In Saudi Arabia, a group of women are preparing an unusual event to mark International Women’s Day – a campaign to highlight the changing role and economic potential of women in the deeply conservative Islamic kingdom.
Saudi Arabia is well known as the world’s most gender-segregated nation, where women live under the supervision of a male guardian, cannot drive, and in public must wear head-to-toe black garments.
But since 2011 when the late King Abdullah declared women could join the government advisory Shura Council, the situation for women has started to change in line with moves to diversify the economy, get more women working, and cut reliance on oil.
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Women can now work in certain retail and hospitality jobs and were allowed to compete in the Olympics for the first time in 2012. Last year a new women’s section was set up at the sports authority and this year the Saudi Stock Exchange appointed its first female chair, Sarah al-Suhaimi.
In light of the changes, Alwaleed Philanthropies, a charity aiming to help empower women, is running a conference on March 11, creating a website, and planning other initiatives under the banner “Saudi Women Can” to promote women’s evolving role.
“It is the right time … we are more aware of the importance of women’s participation in jobs, in different sectors,” Princess Lamia bint Majed Al Saud, secretary general of Alwaleed Philanthropies, told the Thomson Reuters Foundation.
“Women have achieved a lot in our country and we are very proud of this, achievements the outside community does not know about. Like any other country we have obstacles, we acknowledge that … but we are doing our best to make it better.” SLOW PACE OF REFORMS While changes are emerging, many are impatient to speed up the pace of reforms which are promoted as important for the economy rather than emancipation, with proponents wary of pushback from the country’s hardline religious establishment.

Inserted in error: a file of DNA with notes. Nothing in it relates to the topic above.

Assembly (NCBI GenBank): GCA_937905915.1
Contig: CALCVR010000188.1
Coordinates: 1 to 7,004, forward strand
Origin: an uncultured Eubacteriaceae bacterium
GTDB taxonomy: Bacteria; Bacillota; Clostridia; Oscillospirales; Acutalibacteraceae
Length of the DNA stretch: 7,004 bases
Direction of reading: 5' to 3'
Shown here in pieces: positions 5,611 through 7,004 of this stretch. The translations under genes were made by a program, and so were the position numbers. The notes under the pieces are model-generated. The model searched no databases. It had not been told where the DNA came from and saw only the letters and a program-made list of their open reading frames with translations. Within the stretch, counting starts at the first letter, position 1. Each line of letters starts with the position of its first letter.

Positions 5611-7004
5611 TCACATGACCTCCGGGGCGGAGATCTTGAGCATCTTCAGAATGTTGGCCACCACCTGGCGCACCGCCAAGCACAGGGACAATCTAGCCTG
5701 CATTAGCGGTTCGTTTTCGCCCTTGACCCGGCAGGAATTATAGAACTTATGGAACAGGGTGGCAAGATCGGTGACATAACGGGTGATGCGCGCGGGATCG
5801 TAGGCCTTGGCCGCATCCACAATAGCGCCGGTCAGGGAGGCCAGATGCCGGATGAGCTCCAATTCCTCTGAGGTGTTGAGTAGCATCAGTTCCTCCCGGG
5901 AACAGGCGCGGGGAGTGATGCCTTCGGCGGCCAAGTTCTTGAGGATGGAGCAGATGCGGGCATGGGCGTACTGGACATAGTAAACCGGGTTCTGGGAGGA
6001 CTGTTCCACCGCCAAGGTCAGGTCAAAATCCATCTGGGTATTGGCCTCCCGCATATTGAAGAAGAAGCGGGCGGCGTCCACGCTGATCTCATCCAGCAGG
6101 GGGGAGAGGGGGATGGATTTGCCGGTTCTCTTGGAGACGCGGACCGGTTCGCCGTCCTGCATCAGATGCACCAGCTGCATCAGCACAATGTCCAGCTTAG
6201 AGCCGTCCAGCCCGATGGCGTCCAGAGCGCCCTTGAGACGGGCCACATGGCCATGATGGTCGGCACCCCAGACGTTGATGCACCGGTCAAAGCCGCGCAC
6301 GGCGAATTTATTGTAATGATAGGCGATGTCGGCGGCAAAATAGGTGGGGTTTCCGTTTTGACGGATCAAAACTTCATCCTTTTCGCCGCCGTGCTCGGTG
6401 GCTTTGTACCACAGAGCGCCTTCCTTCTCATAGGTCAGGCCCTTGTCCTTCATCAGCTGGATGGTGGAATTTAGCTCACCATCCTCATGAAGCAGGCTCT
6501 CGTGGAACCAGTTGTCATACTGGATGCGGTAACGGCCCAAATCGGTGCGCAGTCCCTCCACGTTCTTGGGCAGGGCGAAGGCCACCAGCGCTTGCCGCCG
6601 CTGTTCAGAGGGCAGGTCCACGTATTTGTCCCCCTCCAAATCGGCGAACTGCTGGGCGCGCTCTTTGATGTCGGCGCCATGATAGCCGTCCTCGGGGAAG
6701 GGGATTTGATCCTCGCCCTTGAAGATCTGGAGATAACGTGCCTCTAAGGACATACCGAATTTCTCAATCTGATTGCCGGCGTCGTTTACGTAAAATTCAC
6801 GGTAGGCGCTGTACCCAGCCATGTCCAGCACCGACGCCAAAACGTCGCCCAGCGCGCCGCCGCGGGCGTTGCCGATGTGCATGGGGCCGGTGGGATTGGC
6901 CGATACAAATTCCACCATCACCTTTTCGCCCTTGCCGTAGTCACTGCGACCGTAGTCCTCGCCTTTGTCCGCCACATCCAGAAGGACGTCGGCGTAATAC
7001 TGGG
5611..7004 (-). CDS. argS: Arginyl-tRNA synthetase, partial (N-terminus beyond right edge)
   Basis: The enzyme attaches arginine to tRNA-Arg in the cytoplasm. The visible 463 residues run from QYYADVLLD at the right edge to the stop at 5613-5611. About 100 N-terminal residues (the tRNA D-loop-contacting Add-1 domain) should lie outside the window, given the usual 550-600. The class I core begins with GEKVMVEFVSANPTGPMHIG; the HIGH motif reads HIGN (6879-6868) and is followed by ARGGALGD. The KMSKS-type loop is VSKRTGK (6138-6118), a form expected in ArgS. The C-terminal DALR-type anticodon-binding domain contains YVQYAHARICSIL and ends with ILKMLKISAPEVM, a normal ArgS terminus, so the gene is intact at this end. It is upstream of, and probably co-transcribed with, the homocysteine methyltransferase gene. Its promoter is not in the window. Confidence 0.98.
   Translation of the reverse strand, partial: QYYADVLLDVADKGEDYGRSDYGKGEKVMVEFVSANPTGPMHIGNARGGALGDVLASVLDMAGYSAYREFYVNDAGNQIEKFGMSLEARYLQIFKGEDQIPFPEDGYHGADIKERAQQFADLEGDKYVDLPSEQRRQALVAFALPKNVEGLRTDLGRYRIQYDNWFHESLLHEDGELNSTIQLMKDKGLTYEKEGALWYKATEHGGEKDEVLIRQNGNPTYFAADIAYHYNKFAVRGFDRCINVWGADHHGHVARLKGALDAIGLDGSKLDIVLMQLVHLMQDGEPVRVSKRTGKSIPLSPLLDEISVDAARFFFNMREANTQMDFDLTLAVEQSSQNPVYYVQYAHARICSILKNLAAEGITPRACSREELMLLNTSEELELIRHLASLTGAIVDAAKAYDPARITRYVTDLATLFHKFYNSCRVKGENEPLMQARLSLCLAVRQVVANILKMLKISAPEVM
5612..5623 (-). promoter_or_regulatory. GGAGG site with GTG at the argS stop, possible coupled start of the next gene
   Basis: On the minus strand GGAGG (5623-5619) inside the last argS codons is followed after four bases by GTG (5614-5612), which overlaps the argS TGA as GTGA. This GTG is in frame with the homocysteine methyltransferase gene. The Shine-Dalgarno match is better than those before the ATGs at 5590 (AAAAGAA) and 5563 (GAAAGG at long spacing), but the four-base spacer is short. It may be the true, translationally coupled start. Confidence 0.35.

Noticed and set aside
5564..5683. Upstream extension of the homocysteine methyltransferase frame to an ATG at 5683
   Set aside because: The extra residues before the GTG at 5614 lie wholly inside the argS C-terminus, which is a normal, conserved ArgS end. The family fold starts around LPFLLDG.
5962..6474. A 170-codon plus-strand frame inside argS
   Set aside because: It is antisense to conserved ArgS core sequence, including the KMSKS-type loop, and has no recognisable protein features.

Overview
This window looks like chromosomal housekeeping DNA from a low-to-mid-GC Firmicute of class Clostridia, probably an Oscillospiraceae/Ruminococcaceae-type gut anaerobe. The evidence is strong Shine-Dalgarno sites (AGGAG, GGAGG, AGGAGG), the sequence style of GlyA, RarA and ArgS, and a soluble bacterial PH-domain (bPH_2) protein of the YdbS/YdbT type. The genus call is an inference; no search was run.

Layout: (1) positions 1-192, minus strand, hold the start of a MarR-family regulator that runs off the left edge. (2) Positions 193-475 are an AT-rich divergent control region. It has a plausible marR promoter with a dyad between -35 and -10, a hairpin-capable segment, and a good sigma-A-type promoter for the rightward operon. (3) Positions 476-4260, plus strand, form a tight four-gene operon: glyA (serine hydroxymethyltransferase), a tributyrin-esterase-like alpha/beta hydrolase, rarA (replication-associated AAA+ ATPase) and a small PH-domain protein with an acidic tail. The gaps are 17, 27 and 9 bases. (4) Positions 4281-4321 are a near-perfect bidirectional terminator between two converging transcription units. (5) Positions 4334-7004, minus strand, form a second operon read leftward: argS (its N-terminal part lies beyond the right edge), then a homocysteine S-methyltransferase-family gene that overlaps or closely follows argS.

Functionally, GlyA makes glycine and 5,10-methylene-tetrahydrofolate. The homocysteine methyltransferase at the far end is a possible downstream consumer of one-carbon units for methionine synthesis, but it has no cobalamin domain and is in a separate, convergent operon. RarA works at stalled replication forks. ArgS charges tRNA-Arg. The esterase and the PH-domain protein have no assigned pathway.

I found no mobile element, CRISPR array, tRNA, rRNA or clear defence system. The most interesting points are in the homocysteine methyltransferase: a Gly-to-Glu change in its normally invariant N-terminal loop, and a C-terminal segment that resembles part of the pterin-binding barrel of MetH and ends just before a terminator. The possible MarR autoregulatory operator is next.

Saudi Arabia is ranked 141 out of 144 countries in the Global Gender Gap 2016, an annual report by the World Economic Forum which measures how women fare in areas such as economic and political participation, health, and education.
Critics say the guardianship policy is the root of most the problems as women need approval from a man to travel, study and get some health treatments. A state policy of gender segregation between unrelated men and women is rigorously enforced.
But Salma Al Rashid, chief programme officer at the Al Nahda Philanthropic Society for Women, said there had been significant change in the past 18 months in line with economic shifts.
The government’s Vision 2030 released last April was deemed encouraging by committing to develop women’s talents to enable them to play a greater role in the economy with a target to lift women in the workforce to 30 percent by 2030 from 22 percent.
Last year prominent Saudi Prince Alwaleed bin Talal called for an end to the driving ban as an economic necessity so women can get to work as many cannot afford to pay drivers. “Things are changing so fast, little things here and there … but there is still a lot of work to do on cultural attitudes and at the policy level,” said Rashid.
“If women are just at home it’s a cost to the family and to the country so a big part of this is an economic drive but it is also down to globalisation (via both travel and social media).”
While the changes are welcomed by many, experts cautioned that optimism should be tempered.
Peter Salisbury, senior research fellow in the Middle East and North Africa programme at think-tank Chatham House, said the changes and more open discussions were mainly benefiting one group, the educated elite, many of whom spent time abroad. But he said the moderately educated, lower middle class families were the ones feeling the pinch of women not working.
The biggest threat to women’s progress? Men, he said.
“You could get to a situation where you get a backlash from less well educated, less able men, who feel entitled to a job and who resort to a claim on societal tradition and join with the religious establishment to block women’s progress,” he said.
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